The following is a synopsis of the investigation, charges, and Court-Martial of US Army Brigadier General Jeffrey Allen Sinclair, the highest ranking military officer to be charged with sexual assault. The events of the Sinclair case took place with a backdrop of an ongoing controversy regarding rates of sexual assault in the US military, with political interests involved, the usual over-wrought handwringing involved in any moral panic, the unique military justice issue of command influence, and a recent history of politicization of the military justice system. Many of you will not like what follows. Such is life.
Long story short–Sinclair is a major dickhead on multiple levels. But that’s not illegal in any jurisdiction. His accuser lied about facts about the case, and may have perjured herself, and was not regarded as a credible witness by anybody. The Army, seeking to quell the political issues, and some members of the chain of command, possibly going as far as the Chief of Staff, broke the law in seeking to influence the prosecution and the court.
DISCLOSURE—In 1993 I was falsely accused of rape by a subordinate, and confined in pre-trial confinement in Mannheim, Germany for five weeks. My confinement was ended and no charges were preferred after the Article 32 investigation revealed that my accuser had lied in order to prevent my unit from processing her out of the Army for failure to adapt to military life. Since events that transpired in mid-February in the case, I’ve had flashbacks, panic attacks, and anger management issues. This is the primary reason that I haven’t been around a great deal. I’ve gone round and round with myself about whether or not I should say anything, but I decided in the end that I needed to put this out there. For those who don’t know, or who didn’t serve extensively in the 90s and later, the idea that the Army doesn’t take sexual assault allegations seriously is sadly laughable. The Army routinely prosecutes cases that would never result in charges in civilian jurisdictions. Civilian Defense Counsel of my acquaintance regularly comment on the amount of easy work they get defending military personnel from charges that are easily defeated because they cannot be proven, even in the military’s relatively prosecution-friendly environment. Convening Authorities frequently prefer charges and let the courts-martial figure it out rather than refuse to prosecute cases that their own advisers recommend to not go forward. Had my unfortunate incident happened today, I’d likely be remaining in confinement and going to trial even in the absence of DNA evidence.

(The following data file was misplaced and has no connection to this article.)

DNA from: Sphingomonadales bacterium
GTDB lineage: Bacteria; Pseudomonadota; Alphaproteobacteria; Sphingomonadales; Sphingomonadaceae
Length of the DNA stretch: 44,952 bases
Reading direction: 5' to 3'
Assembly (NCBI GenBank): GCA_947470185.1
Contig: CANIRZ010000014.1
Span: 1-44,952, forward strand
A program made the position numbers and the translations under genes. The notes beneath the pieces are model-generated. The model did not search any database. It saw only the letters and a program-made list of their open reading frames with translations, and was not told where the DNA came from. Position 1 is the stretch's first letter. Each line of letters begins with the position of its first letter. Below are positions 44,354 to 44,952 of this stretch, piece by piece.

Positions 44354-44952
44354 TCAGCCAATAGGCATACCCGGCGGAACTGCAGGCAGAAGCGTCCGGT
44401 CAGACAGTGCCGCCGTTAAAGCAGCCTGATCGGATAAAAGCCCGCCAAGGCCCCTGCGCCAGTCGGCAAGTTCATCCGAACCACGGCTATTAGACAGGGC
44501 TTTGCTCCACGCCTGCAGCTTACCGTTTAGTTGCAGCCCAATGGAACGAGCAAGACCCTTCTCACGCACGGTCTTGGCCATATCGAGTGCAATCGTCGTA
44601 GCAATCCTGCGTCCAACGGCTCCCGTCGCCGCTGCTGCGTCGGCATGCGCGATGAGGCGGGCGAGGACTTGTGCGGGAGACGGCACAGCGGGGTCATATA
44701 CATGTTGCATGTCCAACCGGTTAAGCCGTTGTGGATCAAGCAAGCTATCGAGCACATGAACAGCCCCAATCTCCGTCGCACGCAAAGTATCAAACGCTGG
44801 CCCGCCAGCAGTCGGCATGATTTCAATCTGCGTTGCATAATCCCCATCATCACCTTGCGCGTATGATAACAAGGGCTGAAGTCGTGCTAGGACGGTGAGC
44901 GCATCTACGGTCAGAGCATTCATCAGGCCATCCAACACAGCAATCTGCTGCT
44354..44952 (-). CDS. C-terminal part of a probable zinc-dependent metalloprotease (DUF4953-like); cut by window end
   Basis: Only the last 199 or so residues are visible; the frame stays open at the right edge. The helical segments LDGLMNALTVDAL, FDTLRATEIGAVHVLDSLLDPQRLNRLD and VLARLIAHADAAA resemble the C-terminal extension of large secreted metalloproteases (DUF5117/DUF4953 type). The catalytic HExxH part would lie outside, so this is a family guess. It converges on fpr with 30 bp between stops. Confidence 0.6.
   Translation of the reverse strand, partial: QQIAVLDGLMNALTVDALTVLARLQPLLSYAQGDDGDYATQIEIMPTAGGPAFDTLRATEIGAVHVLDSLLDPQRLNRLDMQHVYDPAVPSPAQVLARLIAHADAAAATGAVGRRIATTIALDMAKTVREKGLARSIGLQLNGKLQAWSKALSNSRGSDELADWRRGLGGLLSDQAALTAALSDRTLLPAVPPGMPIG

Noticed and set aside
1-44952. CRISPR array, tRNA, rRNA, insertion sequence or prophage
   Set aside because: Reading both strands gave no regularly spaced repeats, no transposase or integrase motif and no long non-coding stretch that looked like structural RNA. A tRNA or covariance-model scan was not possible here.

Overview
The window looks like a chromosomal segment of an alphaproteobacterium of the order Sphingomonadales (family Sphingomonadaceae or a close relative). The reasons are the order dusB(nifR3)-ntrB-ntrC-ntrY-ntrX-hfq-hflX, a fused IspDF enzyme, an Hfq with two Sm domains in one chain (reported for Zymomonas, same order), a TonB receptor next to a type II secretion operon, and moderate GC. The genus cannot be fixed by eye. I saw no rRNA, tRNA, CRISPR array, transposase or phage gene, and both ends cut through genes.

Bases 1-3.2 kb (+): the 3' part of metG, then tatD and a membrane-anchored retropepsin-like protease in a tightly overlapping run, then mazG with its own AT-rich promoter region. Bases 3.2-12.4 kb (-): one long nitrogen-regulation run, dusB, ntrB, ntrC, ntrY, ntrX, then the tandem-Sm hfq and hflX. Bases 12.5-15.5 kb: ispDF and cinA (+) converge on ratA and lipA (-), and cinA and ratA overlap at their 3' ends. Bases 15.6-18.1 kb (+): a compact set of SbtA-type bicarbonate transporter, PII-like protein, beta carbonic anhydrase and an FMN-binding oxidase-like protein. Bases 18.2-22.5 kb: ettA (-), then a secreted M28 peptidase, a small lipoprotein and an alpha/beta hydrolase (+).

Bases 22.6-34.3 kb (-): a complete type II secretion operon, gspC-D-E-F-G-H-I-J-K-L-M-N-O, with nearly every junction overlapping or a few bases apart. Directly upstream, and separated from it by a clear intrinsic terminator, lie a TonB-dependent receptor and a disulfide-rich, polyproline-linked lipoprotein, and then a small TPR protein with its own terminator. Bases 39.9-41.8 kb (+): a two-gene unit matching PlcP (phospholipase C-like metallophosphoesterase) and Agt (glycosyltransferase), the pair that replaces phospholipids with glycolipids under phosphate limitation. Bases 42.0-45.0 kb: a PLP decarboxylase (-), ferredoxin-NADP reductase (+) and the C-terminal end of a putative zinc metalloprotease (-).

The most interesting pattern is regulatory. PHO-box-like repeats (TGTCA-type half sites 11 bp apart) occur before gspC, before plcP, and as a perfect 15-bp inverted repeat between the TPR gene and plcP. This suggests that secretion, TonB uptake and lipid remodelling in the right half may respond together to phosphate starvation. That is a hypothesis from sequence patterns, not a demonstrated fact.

Public awareness of BG Jeffrey Sinclair began in mid-May, 2012 with a report in the Fayetteville (NC) Observer that Army Criminal Investigation Command (CID) was investigating him for various charges, and that he had been recalled from Afghanistan to Fort Bragg, NC. At the time of the beginning of the investigation, BG Sinclair was serving as Deputy Commanding General for Support, 82nd Airborne Division. Note—assignment of a field grade officer or general officer to that division is generally considered to be a mark of prestige, such postings given to the best of the best, men and increasingly women who are recognized as rising stars destined for higher rank.
On the 16th of September, 2012, BG Sinclair was charged with forcible sodomy, wrongful sexual contact, adultery, violating a lawful general order, violating a lawful order, possession of pornography and alcohol while deployed, misusing a government travel charge card, and filing fraudulent claims. The Article 32, UCMJ hearing began in early November, 2012. Right from the start, the Government ran into difficulties. Sinclair’s counsel made an issue over 16,000 emails that CID had obtained that were privileged confidential attorney-client communications, and had been marked as such in the subject lines of those emails. Counsel asked the hearing officer, then-Major General (MG) Perry Wiggins, to dismiss the charges due to misconduct by the Government and after a brief hearing, this was refused. NOTE—Wiggins was the Deputy Commanding General, US Army North and 5th US Army at the time, and has since been promoted to Lieutenant General (LTG), USANORTH/5A, Commanding.